Marketplace
Marketplace

Our flagship program, helmed by Kai Ryssdal, examines what the day in money delivered, through stories, conversations, newsworthy numbers and more. Updated Monday through Friday at about 3:30 p.m. PT.

Airs on:
MON-FRI 4pm-4:30pm, MON-WED 6:30pm-7pm
28 min

Millions could face eviction with the moratorium ending

More than 15 million people live in households that are behind on their rent, according to a new report from the Aspen Institute. And while Congress allocated $46 billion in federal assistance for renters during the pandemic, access to technology, language barriers and lack of information are proving to be hurdles for tenants behind on their rents. Also on today’s show: How London’s financial center is faring after Brexit, hints at a potential American hunger crisis and a resurgence in Alaska’s salmon industry.
28 min

Wall Street’s Sallie Krawcheck on the pandemic and the gender wealth gap

Sallie Krawcheck, CEO and co-founder of Ellevest, a digital financial company for women, discusses how COVID-19 exacerbated existing inequities between men and women. She also talks about why money causes stress and the future of her company. Also on today’s show: the continuing struggles of the travel industry, shifting language in home appraisals and what washing machine sales can teach us about consumer confidence.
28 min

Why some towns might pay you to move there

Towns like Augusta, Maine; Bemidji, Minnesota; and Savannah, Georgia, are among the more than 40 communities in the U.S. incentivizing people to move there. They dangle perks like housing assistance, camping equipment or up to $20,000 in cash. The incentives are aimed at convincing remote workers to make a move, which can boost the economies of struggling locales. Also on the show: shipping bottlenecks in Chicago, the good some economists think inflation can bring and engineering restaurant menus for a QR code-friendly world.
28 min

Businesses are reopening across the U.S., especially where vaccine rates are higher

Over 60,000 businesses reopened during the second quarter, which is the highest volume of reopenings in the last year, according to data from Yelp. But there’s a distinct correlation between consumer interest and vaccination rates, meaning more Yelp searches, pictures and reviews for places like Maine, Vermont, Connecticut and New York than Arizona, Alabama and Mississippi. Also on the show: when masks are on the back-to-school shopping list, one chocolate store’s hiring struggles and why parking spots may continue to be hard to find.
28 min

When fast-fashion becomes real-time fashion

Though it may not be instantaneous, China-based online clothing brand Shein makes it pretty darn close. They’ve cut the clothing design and production process down to as little as a few days. In today’s show, we talk about one of the fastest-growing e-commerce companies in the world revolutionizing fashion and apparel. But first: rental bidding wars, California’s power-sharing predicament and why we believe economists’ predictions when they seem to get it oh-so-wrong.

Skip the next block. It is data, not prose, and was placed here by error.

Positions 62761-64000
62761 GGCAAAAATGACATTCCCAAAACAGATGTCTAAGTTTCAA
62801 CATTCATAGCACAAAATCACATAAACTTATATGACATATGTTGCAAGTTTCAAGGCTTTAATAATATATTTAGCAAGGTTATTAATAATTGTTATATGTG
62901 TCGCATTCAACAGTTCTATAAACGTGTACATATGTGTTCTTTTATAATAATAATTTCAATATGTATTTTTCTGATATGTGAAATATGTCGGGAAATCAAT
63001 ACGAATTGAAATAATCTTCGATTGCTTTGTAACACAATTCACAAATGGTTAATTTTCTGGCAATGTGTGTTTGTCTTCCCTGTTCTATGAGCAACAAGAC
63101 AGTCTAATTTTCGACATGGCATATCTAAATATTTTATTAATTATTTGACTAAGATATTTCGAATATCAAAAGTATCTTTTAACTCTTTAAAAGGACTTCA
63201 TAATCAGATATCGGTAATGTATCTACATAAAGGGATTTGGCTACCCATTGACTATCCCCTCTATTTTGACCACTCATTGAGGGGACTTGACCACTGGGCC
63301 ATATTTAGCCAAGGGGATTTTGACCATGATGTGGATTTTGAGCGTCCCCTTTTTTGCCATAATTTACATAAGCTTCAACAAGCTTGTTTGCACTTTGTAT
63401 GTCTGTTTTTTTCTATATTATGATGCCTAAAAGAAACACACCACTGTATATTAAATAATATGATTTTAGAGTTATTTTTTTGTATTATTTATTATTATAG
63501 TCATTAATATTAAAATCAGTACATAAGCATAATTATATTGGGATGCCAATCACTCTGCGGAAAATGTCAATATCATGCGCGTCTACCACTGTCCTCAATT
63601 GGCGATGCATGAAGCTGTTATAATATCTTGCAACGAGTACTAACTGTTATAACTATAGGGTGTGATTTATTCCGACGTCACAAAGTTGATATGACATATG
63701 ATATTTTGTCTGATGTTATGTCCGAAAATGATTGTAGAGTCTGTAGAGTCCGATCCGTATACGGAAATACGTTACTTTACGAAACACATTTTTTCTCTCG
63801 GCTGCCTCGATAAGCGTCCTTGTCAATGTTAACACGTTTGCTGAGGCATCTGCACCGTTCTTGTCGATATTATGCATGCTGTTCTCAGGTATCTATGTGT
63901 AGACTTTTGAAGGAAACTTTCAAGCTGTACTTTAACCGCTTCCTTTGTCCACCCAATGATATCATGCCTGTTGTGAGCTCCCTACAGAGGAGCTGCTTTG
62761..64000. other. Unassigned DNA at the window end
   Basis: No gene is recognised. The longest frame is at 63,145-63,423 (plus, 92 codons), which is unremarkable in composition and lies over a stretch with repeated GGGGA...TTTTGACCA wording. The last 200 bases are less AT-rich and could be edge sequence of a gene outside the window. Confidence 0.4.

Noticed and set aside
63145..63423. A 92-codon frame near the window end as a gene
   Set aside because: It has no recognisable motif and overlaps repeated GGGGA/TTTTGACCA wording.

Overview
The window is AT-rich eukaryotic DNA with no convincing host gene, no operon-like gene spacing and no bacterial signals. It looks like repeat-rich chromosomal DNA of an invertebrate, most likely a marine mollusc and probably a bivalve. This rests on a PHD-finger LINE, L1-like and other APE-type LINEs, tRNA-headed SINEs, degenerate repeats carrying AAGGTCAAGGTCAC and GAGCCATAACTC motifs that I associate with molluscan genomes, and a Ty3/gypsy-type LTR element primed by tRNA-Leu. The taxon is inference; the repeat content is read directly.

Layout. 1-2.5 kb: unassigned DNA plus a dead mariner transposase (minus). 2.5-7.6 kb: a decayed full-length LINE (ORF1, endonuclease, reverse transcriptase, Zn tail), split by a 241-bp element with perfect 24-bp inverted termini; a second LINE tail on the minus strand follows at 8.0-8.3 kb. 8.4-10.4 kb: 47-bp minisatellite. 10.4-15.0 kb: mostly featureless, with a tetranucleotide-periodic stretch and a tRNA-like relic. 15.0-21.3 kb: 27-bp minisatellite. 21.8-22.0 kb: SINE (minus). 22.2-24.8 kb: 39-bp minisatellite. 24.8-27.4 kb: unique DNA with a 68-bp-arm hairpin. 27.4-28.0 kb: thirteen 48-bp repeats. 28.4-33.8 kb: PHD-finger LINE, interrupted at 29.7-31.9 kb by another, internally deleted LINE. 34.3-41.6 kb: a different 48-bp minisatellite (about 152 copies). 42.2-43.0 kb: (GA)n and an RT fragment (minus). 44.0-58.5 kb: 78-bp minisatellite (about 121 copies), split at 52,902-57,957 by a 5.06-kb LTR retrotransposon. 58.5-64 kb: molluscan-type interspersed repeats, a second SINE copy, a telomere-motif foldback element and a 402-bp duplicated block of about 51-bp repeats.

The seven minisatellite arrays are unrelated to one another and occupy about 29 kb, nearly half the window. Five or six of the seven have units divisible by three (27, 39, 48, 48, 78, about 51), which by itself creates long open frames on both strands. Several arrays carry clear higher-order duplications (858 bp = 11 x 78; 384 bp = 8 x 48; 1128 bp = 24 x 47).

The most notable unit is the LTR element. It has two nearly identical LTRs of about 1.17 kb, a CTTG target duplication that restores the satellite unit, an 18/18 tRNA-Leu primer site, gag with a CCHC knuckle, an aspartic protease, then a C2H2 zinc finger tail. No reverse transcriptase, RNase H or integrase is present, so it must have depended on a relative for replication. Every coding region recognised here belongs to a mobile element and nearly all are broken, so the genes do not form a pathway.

27 min

Shanghai’s newsstands are disappearing. Why?

Red news booths used to dot Shanghai’s cityscape. Now, finding a newspaper in China’s financial capital is a difficult task. Newspaper circulation in China dropped by 37% between 2010 and 2019, according to government statistics. So, what does that mean for the few remaining newsstands that some say have outlived their use? Also on the show today: environmental justice guidance from the White House, hopes for Broadway’s reopening and fewer financial aid applicants.
28 min

The pandemic recession … is over?

The recent pandemic-induced recession only lasted only two months and ended in April 2020, according to the National Bureau of Economic Research’s Business Cycle Dating Committee. On today’s show, we’ll dig into why that is and why it feels like the recession is far from over for some Americans. Then, how manufacturers and retailers sneakily hide the fact that food prices are going up. Plus, what equitable infrastructure looks like for communities of color, low maintenance costs for electric vehicles and selling homemade bread straight from Grandma’s recipe box.
28 min

Teens to the (job market) rescue

The number of 16- to 19-year-olds who work jumped to nearly 32% in June, meaning teens are helping ease the economy’s worker shortage. On today’s show, we’ll hear from two teenagers about what they’re doing to earn money. Plus, the European Union’s controversial carbon tariff, the red-hot homebuilding market and the Biden administration plays a cyberattack blame game.